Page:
Standard Interpretations - Table of Contents|
| Standard Number:||1910.134; 1910.134(d)(2)(i)(A); 1910.134(d)(2)(i)(B); 1910.134(d)(2)(iii)|
Human beings must breathe oxygen . . . to survive, and begin to suffer adverse health effects when the oxygen level of their breathing air drops below [19.5 percent oxygen]. Below 19.5 percent oxygen . . . , air is considered oxygen-deficient. At concentrations of 16 to 19.5 percent, workers engaged in any form of exertion can rapidly become symptomatic as their tissues fail to obtain the oxygen necessary to function properly (Rom, W., Environmental and Occupational Medicine, 2nd ed.; Little, Brown; Boston, 1992). Increased breathing rates, accelerated heartbeat, and impaired thinking or coordination occur more quickly in an oxygen-deficient environment. Even a momentary loss of coordination may be devastating to a worker if it occurs while the worker is performing a potentially dangerous activity, such as climbing a ladder. Concentrations of 12 to 16 percent oxygen cause tachypnea (increased breathing rates), tachycardia (accelerated heartbeat), and impaired attention, thinking, and coordination (e.g., Ex. 25-4), even in people who are resting.(Federal Register, Vol. 63, p. 1159.) The rulemaking record for the Respiratory Protection Standard clearly justifies adopting the requirement that air breathed by employees must have an oxygen content of at least 19.5 percent. A lesser concentration of oxygen in employees' breathing air could endanger them physiologically and diminish their ability to cope with other hazards that may be present in the workplace. The rulemaking record also demonstrates that any workplace atmosphere controlled at or near your recommended minimal oxygen level of 100 mm of mercury at sea level (equivalent to about 13 percent oxygen at sea level) is not safe and healthful for all employees. Exposing employees to partial pressures of oxygen that approach 100 mm of mercury at sea level leaves them with no margin of safety from potentially debilitating effects, which could appear suddenly and without warning.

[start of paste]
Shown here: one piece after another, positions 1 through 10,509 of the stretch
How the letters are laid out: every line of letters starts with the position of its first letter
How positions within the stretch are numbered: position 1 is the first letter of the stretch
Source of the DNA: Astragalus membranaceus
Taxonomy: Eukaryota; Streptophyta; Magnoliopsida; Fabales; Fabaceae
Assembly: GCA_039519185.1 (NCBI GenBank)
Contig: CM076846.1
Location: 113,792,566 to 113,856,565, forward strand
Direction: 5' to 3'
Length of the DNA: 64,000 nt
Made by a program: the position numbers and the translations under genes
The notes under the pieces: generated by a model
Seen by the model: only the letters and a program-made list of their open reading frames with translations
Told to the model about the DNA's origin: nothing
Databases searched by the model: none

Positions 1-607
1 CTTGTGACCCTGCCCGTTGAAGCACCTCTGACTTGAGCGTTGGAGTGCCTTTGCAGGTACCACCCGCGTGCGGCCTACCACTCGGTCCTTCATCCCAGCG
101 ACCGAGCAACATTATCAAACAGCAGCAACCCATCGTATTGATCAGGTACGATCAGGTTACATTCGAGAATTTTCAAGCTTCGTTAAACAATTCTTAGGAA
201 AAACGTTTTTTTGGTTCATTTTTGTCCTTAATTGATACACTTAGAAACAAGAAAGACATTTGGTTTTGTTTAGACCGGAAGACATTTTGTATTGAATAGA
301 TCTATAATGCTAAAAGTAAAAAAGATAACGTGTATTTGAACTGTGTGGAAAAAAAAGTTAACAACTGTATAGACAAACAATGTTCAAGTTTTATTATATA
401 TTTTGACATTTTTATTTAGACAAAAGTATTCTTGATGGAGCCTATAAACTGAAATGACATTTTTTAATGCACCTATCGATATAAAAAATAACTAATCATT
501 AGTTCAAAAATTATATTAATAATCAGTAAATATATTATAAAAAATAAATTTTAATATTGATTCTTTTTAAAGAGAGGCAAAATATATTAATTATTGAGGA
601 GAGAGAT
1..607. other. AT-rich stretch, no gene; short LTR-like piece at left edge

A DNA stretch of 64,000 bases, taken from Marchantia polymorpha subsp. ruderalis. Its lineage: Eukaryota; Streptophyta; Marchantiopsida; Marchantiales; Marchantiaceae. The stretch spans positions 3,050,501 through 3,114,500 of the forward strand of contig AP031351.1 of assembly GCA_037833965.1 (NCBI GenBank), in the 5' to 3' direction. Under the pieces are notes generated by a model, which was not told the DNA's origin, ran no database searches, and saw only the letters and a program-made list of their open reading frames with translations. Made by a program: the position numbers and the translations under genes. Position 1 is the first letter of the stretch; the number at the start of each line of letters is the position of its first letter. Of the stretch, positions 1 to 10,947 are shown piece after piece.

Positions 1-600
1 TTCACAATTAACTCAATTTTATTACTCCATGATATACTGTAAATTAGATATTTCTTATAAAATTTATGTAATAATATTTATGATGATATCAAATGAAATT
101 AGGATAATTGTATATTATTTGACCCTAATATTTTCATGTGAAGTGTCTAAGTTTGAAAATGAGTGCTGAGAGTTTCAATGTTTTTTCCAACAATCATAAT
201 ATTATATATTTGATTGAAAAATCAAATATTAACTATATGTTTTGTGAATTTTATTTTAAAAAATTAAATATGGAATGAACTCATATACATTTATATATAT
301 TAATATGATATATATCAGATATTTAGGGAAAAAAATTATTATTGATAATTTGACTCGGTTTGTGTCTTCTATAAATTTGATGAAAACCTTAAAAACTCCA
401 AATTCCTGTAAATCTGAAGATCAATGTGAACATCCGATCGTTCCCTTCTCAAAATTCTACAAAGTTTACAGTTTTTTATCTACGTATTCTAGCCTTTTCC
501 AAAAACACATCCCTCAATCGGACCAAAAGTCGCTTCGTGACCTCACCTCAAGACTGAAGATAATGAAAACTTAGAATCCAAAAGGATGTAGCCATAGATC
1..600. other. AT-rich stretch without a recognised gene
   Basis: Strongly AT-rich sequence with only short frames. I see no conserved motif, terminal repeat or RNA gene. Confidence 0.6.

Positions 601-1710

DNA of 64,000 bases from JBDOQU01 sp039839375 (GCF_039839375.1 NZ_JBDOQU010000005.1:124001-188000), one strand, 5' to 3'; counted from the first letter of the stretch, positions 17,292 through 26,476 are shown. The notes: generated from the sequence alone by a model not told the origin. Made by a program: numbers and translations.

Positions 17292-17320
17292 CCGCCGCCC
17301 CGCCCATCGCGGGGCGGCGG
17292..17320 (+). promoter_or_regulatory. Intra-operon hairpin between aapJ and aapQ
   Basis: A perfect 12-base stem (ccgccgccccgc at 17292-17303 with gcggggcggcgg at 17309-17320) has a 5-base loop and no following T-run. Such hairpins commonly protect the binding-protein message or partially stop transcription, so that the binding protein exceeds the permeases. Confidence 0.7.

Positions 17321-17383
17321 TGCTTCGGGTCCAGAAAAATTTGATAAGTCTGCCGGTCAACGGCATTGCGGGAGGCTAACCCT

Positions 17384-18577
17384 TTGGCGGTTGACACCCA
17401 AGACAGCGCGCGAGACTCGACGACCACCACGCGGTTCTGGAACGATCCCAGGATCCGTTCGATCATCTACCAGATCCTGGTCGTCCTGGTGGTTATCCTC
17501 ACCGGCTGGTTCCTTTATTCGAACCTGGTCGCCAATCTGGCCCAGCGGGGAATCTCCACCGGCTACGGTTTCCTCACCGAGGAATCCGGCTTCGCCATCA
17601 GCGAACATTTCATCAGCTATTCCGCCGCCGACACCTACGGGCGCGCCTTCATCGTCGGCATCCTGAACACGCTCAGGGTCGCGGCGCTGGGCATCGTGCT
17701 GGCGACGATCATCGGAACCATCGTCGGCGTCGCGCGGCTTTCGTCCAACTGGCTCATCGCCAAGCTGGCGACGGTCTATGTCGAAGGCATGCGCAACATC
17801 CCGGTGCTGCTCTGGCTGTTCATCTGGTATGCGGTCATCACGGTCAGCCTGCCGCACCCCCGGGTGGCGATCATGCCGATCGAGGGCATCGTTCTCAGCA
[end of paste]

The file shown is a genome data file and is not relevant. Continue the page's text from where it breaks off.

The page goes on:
At oxygen levels of 10 to 14 percent, faulty judgment, intermittent respiration, and exhaustion can be expected even with minimal exertion (Exs. 25-4 and 150). Breathing air containing 6 to 10 percent oxygen results in nausea, vomiting, lethargic movements, and perhaps unconsciousness. Breathing air containing less than 6 percent oxygen produces convulsions, then apnea (cessation of breathing), followed by cardiac standstill. These symptoms occur immediately. Even if a worker survives the hypoxic insult, organs may show evidence of hypoxic damage, which may be irreversible (Exs. 25-4 and 150; also reported in Rom, W. [see reference in previous paragraph]).
OSHA's experience confirms the record evidence that most work at higher altitudes is performed by fully acclimated workers (Exs. 54-6, 54-208). These provisions will allow acclimated workers to continue to perform their work without oxygen-supplying respirators, at any altitude up to 14,000 feet altitude, as long as the ambient oxygen content remains above 19.5% and the employee has no medical condition that would require the use of supplemental oxygen.(Federal Register, Vol. 63, p. 1203.) Therefore, in addition to the protection afforded to them by altitude acclimation, OSHA's Respiratory Protection Standard ensures that employees working under oxygen-deficient conditions at altitude will have an adequate and reliable breathing supply consisting of 19.5 percent oxygen, an oxygen content that will provide the employees exposed to these conditions with a substantial margin of safety.
|Standard Interpretations - Table of Contents|
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